First Nations push back against Eagle Spirit pipeline
By Gordon Hoekstra, Vancouver Sun,October 4, 2015
Key First Nations in northern B.C. refute there is consensus on an oil pipeline concept initiated by some coastal First Nation members.
Eagle Spirit Energy has issued a trio of news releases in the past week, claiming it has signed agreements and has the support of chiefs along the route of its proposed project — an alternate to Enbridge’s stalled $7.9-billion Northern Gateway project.
Eagle Spirit — backed by the Aquilini Group, which owns the Vancouver Canucks — hoped to gather First Nations support because the project would be First Nations-led and ship upgraded oil, not the molasses-like bitumen seen as particularly harmful to the environment in the event of a spill.
But First Nations representing vast traditional territories in north-central B.C. say it makes no difference that oil might be upgraded. And despite the recent public relations exercise, they say they still oppose the Eagle Spirit project because it would help expand oilsands production and be a risk to salmon-bearing rivers and the ocean if there was a spill.
“They can say whatever they want. Any expansion of the oilsands is something we are very much opposed to, so that hasn’t changed. That will not change,” said Yinka Dene Alliance coordinator Geraldine Thomas-Flurer.
The alliance represents five First Nations in north-central B.C., also adamantly opposed to the Northern Gateway route.
Lake Babine Nation, which is not part of the alliance and claims a large traditional territory, also does not support the Eagle Spirit concept.
“It’s not coming from us,” said Lake Babine chief Wilf Adam. “Every time we’ve been approached, we’ve said no.”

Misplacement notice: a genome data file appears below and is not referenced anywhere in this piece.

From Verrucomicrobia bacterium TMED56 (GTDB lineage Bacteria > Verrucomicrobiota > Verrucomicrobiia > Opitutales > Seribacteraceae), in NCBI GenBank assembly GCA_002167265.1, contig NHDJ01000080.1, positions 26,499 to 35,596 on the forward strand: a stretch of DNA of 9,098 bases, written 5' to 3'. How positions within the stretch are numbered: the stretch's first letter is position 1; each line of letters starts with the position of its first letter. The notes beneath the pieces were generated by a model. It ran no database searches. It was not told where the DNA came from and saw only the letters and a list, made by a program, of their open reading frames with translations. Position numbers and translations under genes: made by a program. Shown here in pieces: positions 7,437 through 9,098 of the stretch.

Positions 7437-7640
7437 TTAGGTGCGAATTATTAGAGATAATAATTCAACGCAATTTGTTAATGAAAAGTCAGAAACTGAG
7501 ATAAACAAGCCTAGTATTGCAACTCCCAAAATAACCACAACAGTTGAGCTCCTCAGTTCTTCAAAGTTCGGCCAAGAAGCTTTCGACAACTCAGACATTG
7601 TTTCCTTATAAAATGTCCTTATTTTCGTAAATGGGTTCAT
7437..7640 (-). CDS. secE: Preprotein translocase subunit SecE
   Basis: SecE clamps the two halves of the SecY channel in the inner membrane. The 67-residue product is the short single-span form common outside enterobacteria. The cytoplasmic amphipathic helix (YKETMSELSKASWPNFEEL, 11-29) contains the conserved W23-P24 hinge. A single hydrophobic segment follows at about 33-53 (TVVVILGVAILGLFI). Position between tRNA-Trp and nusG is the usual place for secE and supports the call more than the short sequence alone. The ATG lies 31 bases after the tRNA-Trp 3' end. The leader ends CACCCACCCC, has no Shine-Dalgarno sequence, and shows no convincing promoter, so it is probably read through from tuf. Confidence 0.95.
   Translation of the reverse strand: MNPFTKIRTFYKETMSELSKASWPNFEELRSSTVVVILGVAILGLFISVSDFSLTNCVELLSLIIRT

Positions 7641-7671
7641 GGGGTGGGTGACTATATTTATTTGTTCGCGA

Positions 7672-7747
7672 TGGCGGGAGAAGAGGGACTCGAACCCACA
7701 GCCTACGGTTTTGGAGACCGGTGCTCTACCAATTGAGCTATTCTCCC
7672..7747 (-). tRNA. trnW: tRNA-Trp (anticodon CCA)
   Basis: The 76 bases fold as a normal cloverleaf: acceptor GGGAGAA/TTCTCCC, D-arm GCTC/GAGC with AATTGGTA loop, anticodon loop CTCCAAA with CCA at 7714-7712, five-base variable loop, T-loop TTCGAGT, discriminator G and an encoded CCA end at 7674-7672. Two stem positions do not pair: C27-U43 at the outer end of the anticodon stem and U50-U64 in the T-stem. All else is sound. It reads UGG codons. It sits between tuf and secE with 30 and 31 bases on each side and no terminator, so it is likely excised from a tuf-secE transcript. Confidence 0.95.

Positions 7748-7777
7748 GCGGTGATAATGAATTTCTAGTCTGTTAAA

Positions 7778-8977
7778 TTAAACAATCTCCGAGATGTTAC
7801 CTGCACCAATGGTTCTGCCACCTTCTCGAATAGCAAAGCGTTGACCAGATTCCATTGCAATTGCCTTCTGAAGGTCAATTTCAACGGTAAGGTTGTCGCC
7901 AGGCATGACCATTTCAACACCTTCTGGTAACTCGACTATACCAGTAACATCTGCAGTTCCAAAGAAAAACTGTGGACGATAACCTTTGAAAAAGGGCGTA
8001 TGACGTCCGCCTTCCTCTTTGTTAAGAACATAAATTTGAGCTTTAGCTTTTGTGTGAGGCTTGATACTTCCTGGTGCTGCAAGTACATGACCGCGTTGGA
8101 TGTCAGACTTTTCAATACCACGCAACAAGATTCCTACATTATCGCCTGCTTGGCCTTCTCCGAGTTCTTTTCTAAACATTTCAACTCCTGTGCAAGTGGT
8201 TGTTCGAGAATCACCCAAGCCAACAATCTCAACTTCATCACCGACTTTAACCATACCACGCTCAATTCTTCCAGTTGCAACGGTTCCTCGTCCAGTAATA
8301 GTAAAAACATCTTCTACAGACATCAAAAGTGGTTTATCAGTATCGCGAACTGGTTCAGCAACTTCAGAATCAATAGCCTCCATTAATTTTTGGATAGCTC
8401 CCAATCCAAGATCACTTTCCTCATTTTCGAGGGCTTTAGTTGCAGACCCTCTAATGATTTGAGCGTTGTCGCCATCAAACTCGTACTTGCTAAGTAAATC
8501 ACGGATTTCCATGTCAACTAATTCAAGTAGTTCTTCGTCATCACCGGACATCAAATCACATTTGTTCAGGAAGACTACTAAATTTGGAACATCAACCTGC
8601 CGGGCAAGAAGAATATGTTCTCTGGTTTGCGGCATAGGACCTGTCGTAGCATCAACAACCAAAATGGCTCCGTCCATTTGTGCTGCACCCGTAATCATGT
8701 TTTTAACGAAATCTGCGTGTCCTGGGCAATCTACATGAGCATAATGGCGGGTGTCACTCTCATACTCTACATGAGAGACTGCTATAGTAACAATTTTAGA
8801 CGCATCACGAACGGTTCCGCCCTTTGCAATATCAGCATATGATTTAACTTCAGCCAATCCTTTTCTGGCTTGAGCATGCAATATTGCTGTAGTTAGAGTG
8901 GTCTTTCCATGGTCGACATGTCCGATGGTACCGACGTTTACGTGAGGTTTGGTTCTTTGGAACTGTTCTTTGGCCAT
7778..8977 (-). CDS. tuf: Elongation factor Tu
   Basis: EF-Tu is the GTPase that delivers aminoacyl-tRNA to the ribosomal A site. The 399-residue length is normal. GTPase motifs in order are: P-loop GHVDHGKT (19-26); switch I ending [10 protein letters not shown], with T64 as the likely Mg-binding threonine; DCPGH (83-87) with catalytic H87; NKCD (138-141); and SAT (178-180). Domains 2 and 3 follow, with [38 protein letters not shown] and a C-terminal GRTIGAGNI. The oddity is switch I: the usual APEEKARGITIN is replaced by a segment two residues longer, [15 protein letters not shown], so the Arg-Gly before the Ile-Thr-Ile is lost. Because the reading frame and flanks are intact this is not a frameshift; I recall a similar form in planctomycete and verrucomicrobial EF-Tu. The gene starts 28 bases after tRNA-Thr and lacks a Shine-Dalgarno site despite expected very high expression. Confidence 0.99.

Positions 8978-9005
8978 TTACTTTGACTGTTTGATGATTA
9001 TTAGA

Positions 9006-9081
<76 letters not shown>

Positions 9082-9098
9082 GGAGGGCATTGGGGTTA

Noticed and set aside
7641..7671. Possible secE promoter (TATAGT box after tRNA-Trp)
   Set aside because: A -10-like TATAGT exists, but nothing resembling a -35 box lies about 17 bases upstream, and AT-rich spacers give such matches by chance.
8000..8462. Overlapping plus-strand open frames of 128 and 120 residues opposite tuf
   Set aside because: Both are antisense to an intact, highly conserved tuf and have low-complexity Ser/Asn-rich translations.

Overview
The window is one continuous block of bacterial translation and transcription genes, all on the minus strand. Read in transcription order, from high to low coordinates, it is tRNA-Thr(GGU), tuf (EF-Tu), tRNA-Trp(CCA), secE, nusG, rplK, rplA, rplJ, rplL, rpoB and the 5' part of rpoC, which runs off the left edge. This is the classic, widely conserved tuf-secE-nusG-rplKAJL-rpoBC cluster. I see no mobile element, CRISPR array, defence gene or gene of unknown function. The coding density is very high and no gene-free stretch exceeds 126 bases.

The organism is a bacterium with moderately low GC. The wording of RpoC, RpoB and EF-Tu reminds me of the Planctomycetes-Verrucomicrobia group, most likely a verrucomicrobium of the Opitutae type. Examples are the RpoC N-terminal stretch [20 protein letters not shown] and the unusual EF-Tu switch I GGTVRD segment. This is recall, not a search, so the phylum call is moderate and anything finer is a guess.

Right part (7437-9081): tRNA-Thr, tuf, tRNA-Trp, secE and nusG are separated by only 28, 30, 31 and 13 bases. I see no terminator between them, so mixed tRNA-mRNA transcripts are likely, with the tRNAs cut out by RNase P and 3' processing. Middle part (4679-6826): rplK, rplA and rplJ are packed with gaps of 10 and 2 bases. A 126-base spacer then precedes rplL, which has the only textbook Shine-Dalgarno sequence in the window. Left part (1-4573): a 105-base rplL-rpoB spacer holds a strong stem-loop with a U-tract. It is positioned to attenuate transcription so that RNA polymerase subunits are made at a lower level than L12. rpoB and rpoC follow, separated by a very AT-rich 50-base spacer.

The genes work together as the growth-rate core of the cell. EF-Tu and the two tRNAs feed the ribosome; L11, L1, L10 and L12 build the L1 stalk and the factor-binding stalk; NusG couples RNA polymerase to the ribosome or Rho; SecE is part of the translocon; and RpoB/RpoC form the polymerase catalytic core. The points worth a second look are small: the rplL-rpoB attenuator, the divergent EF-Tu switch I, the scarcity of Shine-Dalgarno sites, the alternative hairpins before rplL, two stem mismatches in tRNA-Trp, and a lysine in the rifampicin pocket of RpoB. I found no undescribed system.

Eagle Spirit has yet to publish a route for its concept, but representatives say the route would be pushed farther north than Northern Gateway, away from important salmon-bearing rivers.
Eagle Spirit would move the oil pipeline terminus from Kitimat to near Prince Rupert, where they say Lax Kw’alaams hereditary chiefs and matriarchs have signed on in support.
However, Lax Kw’alaams elected mayor Garry Reece has warned that support is not universal in the community, which has already voted against a $1.15-billion benefits package for a natural gas project over environmental concerns.
Earlier this year, the group Coastal First Nations, which represents nine First Nations, excluding the Lax Kw’alaams, said Eagle Spirit’s claims of First Nation support was misleading because there wasn’t a single First Nation on the coast that supported oil exports.
In a letter to Eagle Spirit Energy in 2014, the Haida Nation said they hoped the company would abandon the oil pipeline idea.
In addition to support from some Gitxsan hereditary chiefs, Eagle Spirit has received public support from the chiefs of the Burns Lake and Nadleh Whut’en First Nations.
In an interview, Burns Lake chief Dan George acknowledged they did not have universal support, but said he believed the use of refined oil and moving the pipeline north would gather more support from First Nations.
George said he also supports the project because it will reduce the need for shipping oil by rail, a greater safety risk than a pipeline.
He pointed to the Lac Megantic rail disaster in 2013 that killed 47 people in Quebec as a warning.
Oil is not being shipped by rail to the northern B.C. coast at this point, but George said he believed it would happen eventually.
“My support is for the way they are going about doing all the environmental (work). All the bands along the route get to have their input,” said George.
He said they have a “couple” of investors but would not name them.
The Eagle Spirit idea, first floated in 2013, includes an oil upgrader and pipeline at a cost of $18 billion (which the Aquilini Group says it and its partners would underwrite). It would need to win producer and customer backing.
Experts have said, however, that a pipeline concept based on using refined oil is a non-starter because that’s not what Asian customers want and oil companies would not back building costly upgrading capacity.